Additionally, over a dozen cities adopted Campaign Zero’s 8 Can’t Wait platform, with varying degrees of success. Their agenda aims to reduce police killings by 72% by adding the following to departments’ use of force policies: de-escalation, banning chokeholds and strangleholds, duty to intervene and report when another officer is witnessed using excessive force, prohibiting shooting at moving vehicles, limiting the types of weapons that can be used, warning and exhausting all avenues before shooting at civilians, and mandating that officers provide a report each time they use force or threaten to use force. 

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The Charlotte, North Carolina police department was among several that touted compliance, then had to roll that back with the admission that some standards were not being met. But even cities where the standards are being met say it’s not enough. Some of the largest police departments in the country already have many of these policies in place, including New York City, Chicago, Los Angeles, and Philadelphia. Chicago police departments are subject to 7 of the 8 policies, yet according to Campaign Zero’s police violence map, still kill Black people at 27.4 times the rate of whites.

Advocates for police abolition cite these examples when arguing that police reform, while politically palatable to most liberals ans some conservatives, is a short-term solution with limited effectiveness. Prejudiced officers, bad-tempered officers, and those who break the law will always pose a heightened danger to Black and brown citizens, they say. 

“As long as there are police, incidences of brutality and racist policing will persist, and change will be demanded once again. We’ve already repeated this cycle numerous times in the wake of the beating of Rodney King, the killing of Mike Brown, and other police violence that sparked unrest. The question is: when will enough be enough,” Olivia Murray posed in the Harvard Civil Rights-Civil Liberties Law Review.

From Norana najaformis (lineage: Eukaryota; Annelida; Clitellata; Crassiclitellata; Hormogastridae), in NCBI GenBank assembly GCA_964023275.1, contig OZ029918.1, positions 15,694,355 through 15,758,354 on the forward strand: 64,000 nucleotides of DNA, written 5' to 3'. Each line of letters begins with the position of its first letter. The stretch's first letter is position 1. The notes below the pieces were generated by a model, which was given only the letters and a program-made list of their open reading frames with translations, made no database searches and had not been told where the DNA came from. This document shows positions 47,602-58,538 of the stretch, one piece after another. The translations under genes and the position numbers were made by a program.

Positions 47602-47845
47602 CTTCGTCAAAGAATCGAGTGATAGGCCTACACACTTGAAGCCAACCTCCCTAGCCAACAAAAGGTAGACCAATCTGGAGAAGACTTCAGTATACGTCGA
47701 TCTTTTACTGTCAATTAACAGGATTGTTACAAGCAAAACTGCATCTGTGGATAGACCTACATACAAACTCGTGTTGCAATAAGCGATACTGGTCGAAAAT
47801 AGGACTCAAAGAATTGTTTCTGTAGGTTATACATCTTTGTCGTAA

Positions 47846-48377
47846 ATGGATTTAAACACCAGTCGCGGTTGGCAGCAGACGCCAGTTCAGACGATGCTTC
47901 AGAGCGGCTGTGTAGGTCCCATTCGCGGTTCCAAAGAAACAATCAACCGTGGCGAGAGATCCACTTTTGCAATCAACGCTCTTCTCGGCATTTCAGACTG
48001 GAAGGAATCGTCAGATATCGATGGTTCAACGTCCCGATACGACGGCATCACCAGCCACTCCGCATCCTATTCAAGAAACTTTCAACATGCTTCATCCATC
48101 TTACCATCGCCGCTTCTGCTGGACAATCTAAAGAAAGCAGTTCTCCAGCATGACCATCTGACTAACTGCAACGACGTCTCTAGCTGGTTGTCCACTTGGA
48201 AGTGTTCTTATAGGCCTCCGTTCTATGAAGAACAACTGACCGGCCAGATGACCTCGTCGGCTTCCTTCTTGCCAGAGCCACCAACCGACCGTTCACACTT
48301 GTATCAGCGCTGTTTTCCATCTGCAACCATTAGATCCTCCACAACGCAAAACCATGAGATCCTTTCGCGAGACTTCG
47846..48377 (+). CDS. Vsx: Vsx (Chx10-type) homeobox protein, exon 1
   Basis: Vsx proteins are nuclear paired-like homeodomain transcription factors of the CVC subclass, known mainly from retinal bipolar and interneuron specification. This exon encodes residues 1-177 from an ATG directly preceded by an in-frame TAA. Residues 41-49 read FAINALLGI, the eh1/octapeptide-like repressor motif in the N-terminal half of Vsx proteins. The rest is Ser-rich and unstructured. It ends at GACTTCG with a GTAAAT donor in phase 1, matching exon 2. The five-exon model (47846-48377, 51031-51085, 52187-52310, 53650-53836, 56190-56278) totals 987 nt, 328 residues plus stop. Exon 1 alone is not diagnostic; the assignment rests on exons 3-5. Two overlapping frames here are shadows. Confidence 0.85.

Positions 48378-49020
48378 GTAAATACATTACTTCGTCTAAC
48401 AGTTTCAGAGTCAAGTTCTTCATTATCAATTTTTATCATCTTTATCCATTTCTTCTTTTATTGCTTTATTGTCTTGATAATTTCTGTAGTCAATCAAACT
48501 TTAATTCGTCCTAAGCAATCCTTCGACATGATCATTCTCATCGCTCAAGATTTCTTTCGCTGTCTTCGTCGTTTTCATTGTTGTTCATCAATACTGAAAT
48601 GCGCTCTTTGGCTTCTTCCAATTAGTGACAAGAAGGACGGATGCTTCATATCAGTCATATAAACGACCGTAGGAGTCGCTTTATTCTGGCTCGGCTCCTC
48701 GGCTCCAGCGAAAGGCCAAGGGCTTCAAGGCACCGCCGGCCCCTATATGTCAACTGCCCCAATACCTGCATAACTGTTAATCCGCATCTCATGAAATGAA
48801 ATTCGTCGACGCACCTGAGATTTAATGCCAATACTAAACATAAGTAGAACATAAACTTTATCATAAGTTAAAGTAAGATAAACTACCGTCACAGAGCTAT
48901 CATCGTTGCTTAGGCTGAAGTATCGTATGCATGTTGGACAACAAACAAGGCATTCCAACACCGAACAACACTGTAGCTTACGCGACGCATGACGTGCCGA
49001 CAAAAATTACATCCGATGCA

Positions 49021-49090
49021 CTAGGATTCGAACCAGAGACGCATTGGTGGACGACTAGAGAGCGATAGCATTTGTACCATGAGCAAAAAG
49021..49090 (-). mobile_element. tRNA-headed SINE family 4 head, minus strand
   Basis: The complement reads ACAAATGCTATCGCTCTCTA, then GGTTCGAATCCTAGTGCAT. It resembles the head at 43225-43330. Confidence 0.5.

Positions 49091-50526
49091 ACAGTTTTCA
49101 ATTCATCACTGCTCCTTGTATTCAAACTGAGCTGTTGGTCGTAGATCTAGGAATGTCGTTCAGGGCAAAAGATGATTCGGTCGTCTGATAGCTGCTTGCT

The GOP Senate Stalled Momentum for Meaningful Change on the Federal Level

At the federal level, proposals raised included the Justice in Policing Act of 2020, George Floyd Law Enforcement Trust and Integrity Act, Ending Qualified Immunity Act

The bills seek to increase accountability with national registries of police misconduct and deadly force, raise the criminal intent standard to convict a law enforcement officer for misconduct, and limit qualified immunity, which protects officers from civil suits over excessive force or wrongful death. 

While all passed in the House of Representatives months ago, the GOP-controlled Senate refused to take any of them to the floor for a vote. 

That could change in the near future. With the victory of Rev. Raphael Warnock and Jon Ossoff in Georgia on Jan. 5, Democrats will control both the Senate and the House of Representatives under the leadership of President-elect Joe Biden. Biden campaigned on promises to reset the justice system, including the use of consent decrees between the Justice Department and police departments to root out patterns of systemic racism and illegal policing. 

Contrasting the law enforcement’s violent response to peaceful anti-racism protests last summer with the kid-glove treatment shown to domestic terrorists at the nation’s capitol last week, Biden was clear the system needs drastic change. 

“No one can tell me that if it had been a group of Black Lives Matter protesting yesterday, they wouldn’t have been treated very, very differently than the mob of thugs that stormed the Capitol,” he said in remarks a day later. “We all know that’s true, and it is unacceptable. Totally unacceptable. The American people saw it in plain view. And I hope it’s sensitized them to what we have to do.”

READ MORE: The ‘Warrior Mindset’ of Cops Is One of the Biggest Obstacles to Police Reform